21. Not taking time to look closely at exchange rates.

Don’t assume that everyone is as kind as they act like they are, especially the ones working in the banks and foreign currency exchange offices. Some of these companies can be some of the most dishonest people that you will ever come across, so know your numbers and don’t get scammed.

I always make sure that I download a offline converter on my phone in order to know the the exact exchange rates before going. If something does not feel right or the numbers look off, excuse yourself from the counter and double check your numbers privately.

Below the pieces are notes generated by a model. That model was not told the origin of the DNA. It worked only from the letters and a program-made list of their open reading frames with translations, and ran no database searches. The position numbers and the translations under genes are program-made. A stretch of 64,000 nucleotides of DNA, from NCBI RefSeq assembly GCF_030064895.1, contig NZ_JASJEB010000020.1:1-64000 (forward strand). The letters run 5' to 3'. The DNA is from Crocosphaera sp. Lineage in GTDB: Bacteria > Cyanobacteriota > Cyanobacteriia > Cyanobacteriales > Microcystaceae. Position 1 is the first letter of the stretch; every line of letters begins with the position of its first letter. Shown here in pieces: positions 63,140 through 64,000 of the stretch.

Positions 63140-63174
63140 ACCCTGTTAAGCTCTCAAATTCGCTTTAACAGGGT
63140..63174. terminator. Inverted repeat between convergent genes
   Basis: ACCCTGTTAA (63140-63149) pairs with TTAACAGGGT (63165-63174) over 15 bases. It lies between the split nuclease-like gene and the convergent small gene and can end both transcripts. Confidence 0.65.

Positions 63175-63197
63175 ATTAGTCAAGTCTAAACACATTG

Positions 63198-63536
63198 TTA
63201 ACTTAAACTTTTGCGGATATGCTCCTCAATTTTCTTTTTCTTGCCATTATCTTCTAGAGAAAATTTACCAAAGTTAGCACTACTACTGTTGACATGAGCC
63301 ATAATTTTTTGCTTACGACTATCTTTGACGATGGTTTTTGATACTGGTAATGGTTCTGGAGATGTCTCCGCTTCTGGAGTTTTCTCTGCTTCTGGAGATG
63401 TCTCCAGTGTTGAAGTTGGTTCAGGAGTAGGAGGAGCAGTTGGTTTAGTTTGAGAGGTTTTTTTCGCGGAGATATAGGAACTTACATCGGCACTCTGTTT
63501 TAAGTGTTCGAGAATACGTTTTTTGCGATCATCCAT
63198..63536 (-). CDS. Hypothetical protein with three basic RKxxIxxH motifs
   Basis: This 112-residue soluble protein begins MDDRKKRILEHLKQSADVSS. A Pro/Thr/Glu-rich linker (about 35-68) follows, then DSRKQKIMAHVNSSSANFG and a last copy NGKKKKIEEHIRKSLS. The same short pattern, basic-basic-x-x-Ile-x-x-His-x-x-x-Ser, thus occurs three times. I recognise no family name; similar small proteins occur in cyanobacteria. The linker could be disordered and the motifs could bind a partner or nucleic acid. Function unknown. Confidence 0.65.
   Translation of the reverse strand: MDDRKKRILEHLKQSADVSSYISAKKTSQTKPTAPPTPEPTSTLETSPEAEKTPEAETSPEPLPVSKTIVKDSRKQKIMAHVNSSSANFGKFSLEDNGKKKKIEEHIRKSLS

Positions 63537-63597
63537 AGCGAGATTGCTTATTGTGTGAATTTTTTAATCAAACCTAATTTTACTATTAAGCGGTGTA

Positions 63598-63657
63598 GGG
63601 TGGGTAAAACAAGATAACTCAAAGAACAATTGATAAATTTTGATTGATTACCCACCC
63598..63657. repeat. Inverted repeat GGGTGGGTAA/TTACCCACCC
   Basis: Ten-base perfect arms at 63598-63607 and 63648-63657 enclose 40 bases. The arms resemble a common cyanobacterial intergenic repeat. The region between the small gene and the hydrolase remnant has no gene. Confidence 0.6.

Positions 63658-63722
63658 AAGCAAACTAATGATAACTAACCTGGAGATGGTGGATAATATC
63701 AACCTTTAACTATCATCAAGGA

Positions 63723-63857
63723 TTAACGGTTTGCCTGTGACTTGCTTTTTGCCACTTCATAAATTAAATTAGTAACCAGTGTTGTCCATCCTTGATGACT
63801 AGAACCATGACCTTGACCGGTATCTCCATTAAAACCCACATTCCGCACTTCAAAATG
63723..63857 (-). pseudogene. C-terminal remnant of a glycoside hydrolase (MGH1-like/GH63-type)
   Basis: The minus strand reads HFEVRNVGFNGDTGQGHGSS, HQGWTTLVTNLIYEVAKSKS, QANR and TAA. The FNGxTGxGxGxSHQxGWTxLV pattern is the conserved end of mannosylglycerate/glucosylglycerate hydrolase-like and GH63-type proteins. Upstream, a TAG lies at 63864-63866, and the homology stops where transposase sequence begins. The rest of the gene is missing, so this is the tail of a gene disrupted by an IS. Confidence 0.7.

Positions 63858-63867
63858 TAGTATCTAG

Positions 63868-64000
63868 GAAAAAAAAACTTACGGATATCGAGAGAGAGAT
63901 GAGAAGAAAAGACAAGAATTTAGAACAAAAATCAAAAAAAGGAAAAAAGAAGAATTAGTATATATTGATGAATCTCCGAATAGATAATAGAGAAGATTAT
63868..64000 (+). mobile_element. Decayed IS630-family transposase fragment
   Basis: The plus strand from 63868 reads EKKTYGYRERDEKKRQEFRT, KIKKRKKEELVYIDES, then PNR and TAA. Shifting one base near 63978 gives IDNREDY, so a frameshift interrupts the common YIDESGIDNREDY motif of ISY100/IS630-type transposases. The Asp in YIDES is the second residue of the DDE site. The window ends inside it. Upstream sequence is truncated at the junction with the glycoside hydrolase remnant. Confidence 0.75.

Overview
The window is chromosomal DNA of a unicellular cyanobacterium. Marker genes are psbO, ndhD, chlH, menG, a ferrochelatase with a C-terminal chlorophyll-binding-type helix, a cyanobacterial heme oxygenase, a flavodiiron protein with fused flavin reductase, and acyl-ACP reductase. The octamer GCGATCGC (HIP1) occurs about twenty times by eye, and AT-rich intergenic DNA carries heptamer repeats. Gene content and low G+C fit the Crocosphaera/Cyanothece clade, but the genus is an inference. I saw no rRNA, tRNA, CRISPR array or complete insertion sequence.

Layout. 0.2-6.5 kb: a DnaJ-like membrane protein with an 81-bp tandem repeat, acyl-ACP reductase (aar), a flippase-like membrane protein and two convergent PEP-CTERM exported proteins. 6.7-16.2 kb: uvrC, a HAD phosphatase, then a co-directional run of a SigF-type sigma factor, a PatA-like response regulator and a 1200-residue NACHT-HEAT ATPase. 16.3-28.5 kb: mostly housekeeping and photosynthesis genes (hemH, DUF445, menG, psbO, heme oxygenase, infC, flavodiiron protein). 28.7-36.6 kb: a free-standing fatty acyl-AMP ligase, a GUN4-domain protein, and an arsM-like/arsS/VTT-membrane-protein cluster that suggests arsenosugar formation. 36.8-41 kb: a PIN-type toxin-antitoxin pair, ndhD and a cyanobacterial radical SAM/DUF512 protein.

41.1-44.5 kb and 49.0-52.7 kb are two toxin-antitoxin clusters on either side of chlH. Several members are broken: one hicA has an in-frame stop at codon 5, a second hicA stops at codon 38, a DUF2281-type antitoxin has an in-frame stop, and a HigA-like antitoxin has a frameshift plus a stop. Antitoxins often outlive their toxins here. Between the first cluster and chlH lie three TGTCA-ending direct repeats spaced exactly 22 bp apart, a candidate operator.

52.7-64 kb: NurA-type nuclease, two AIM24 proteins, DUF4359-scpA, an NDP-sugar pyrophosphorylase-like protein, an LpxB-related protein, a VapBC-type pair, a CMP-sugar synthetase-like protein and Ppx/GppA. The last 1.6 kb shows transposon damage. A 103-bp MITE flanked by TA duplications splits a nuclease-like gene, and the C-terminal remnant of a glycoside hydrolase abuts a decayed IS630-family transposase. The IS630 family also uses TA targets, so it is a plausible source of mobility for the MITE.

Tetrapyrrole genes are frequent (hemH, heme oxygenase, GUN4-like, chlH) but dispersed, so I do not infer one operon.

If you have to exchange money, try not to do it on weekends, because some of the places that are only open on weekends have a worse exchange rate. In South Africa, the man working at the counter told me that for himself. 

22. Having all your money in one single place.

Having all of your money in one single place is a mistake for one obvious reason, robberies. Hide money in your socks or different places in your luggage, just don’t forget where it is, or accidentally wash it. I like to wear a money pouch inside my pants while traveling throughout the city in order to be more discrete in hiding my money, especially if I am wearing loose clothes. 

When leaving your accommodation, make sure to lock up all your luggage carefully and do not leave with all of your money in your pocket.

23. Not checking to see if your bus has a bathroom before a long bus trip.

Before long trips I try to only drink water, instead of eating large meals if I am on an extended trip. On a long 17 hour bus trip that I took through Asia I decided to not eat solid food and only drink smoothies.